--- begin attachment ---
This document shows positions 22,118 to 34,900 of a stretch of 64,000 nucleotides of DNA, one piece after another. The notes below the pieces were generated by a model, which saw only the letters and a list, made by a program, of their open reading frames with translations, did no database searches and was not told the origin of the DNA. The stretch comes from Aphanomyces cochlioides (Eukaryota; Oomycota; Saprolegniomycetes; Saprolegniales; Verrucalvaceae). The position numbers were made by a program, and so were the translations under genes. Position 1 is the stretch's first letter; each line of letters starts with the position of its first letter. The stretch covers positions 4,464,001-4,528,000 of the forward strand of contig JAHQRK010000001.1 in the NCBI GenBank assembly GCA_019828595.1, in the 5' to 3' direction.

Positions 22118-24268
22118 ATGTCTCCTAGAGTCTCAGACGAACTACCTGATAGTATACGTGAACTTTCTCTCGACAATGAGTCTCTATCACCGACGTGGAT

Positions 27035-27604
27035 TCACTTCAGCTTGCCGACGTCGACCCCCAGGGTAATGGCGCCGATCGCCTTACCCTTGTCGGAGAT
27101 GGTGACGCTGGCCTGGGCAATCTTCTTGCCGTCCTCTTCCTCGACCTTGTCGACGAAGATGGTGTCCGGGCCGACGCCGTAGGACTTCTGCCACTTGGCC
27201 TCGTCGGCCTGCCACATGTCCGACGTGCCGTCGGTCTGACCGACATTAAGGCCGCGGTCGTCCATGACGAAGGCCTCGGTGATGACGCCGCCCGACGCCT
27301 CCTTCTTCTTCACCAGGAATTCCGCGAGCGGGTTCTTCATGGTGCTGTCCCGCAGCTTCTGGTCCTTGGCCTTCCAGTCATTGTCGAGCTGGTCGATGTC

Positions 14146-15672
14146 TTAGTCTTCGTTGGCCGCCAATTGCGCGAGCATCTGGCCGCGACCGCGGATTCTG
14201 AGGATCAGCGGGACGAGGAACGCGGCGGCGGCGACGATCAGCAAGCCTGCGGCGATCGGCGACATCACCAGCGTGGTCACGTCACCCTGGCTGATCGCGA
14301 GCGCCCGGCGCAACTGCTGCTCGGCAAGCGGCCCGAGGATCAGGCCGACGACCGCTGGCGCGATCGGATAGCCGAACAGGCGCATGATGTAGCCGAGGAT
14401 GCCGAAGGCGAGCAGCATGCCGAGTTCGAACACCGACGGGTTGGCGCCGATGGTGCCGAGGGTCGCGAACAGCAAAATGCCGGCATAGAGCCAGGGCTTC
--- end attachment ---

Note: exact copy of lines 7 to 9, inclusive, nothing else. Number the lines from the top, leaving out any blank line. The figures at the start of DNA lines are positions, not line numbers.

27201 TCGTCGGCCTGCCACATGTCCGACGTGCCGTCGGTCTGACCGACATTAAGGCCGCGGTCGTCCATGACGAAGGCCTCGGTGATGACGCCGCCCGACGCCT
27301 CCTTCTTCTTCACCAGGAATTCCGCGAGCGGGTTCTTCATGGTGCTGTCCCGCAGCTTCTGGTCCTTGGCCTTCCAGTCATTGTCGAGCTGGTCGATGTC

Positions 14146-15672